Another recent discovery was a 400-year-old lead toy coach, found by a London decorator, Albert Johanessen, who says his most important equipment is not a metal detector but ‘his eyes and a stout pair of wellies’. Smith possesses these, but after 40 years of mudlarking is realistic about what he’s going to find. ‘You’re never going to find treasure like the Staffordshire Hoard because nobody is going to bury gold in a river, but you find ordinary everyday stuff that people chuck away: tools, rings, badges, glass and pottery.’
You certainly find a lot of clay pipes. These carpet the foreshore in London, thousands of them dating back to the sixteenth century when tobacco was first introduced to the capital. The pipes were sold pre-filled and although they were reusable were often discarded, thrown into the river by those who worked in the docks. These 400-year-old fragments are fascinating to newcomers but to the trained eye are more like Tudor cigarette ends and rarely get taken to the museum to be registered.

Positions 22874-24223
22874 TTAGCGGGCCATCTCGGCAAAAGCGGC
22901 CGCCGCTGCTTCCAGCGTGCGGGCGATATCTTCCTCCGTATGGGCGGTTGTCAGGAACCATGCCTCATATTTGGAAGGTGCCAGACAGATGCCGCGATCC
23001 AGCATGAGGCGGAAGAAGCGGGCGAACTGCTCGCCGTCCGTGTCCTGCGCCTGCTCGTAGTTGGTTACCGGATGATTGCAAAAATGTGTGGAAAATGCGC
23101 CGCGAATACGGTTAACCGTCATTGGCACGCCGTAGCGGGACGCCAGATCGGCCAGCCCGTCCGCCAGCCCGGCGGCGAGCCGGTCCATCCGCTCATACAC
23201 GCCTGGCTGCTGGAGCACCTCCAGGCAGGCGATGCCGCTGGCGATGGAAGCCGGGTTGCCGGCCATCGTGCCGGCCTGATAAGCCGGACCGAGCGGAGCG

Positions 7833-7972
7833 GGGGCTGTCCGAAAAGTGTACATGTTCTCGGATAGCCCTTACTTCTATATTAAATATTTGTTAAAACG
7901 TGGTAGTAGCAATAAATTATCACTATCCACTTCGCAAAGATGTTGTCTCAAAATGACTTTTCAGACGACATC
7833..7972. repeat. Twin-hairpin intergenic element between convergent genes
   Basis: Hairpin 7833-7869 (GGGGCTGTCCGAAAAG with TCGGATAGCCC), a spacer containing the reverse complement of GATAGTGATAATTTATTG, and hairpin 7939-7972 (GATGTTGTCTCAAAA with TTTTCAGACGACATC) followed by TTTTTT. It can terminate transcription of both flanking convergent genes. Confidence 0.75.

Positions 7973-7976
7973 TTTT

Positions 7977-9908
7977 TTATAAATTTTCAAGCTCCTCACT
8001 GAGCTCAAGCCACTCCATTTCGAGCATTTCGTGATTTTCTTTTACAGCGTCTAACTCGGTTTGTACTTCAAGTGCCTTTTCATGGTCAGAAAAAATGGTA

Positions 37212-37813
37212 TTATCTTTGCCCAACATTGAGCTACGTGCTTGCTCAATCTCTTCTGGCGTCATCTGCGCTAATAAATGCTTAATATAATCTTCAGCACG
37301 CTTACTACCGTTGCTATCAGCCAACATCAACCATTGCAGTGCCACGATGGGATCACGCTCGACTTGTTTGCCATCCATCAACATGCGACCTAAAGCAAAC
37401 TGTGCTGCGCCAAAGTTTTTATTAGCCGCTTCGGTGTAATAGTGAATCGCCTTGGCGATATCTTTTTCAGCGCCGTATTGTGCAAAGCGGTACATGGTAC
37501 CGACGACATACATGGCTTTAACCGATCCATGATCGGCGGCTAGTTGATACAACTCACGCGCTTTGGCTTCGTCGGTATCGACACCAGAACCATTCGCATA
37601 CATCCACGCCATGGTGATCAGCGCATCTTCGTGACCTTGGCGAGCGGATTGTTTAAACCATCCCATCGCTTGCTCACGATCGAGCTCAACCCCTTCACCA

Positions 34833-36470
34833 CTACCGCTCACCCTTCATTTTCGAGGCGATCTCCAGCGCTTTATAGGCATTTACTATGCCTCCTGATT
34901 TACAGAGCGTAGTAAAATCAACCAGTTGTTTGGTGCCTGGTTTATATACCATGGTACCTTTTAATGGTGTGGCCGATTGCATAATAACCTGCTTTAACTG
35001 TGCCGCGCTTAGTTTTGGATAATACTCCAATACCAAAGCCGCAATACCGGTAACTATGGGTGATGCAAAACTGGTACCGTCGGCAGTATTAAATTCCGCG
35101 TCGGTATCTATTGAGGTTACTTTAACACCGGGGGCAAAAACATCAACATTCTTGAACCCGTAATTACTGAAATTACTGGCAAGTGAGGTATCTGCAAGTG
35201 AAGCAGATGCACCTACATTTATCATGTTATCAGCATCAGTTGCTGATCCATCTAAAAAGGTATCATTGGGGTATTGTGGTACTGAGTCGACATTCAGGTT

But there is one Londoner who is interested. Jane Parker is a designer who last year began to collect pipes to make into necklaces and bracelets. She currently sells them on her website but hopes to get a stall at a London market soon. ‘I went to the Museum of London Docklands (in Canary Wharf) and afterwards walked to the river,’ explains Parker. ‘The tide was out so I went down on to the beach. I saw these clay pipe stems and decided I’d make something from them and started making them for friends who had left London as a momento.’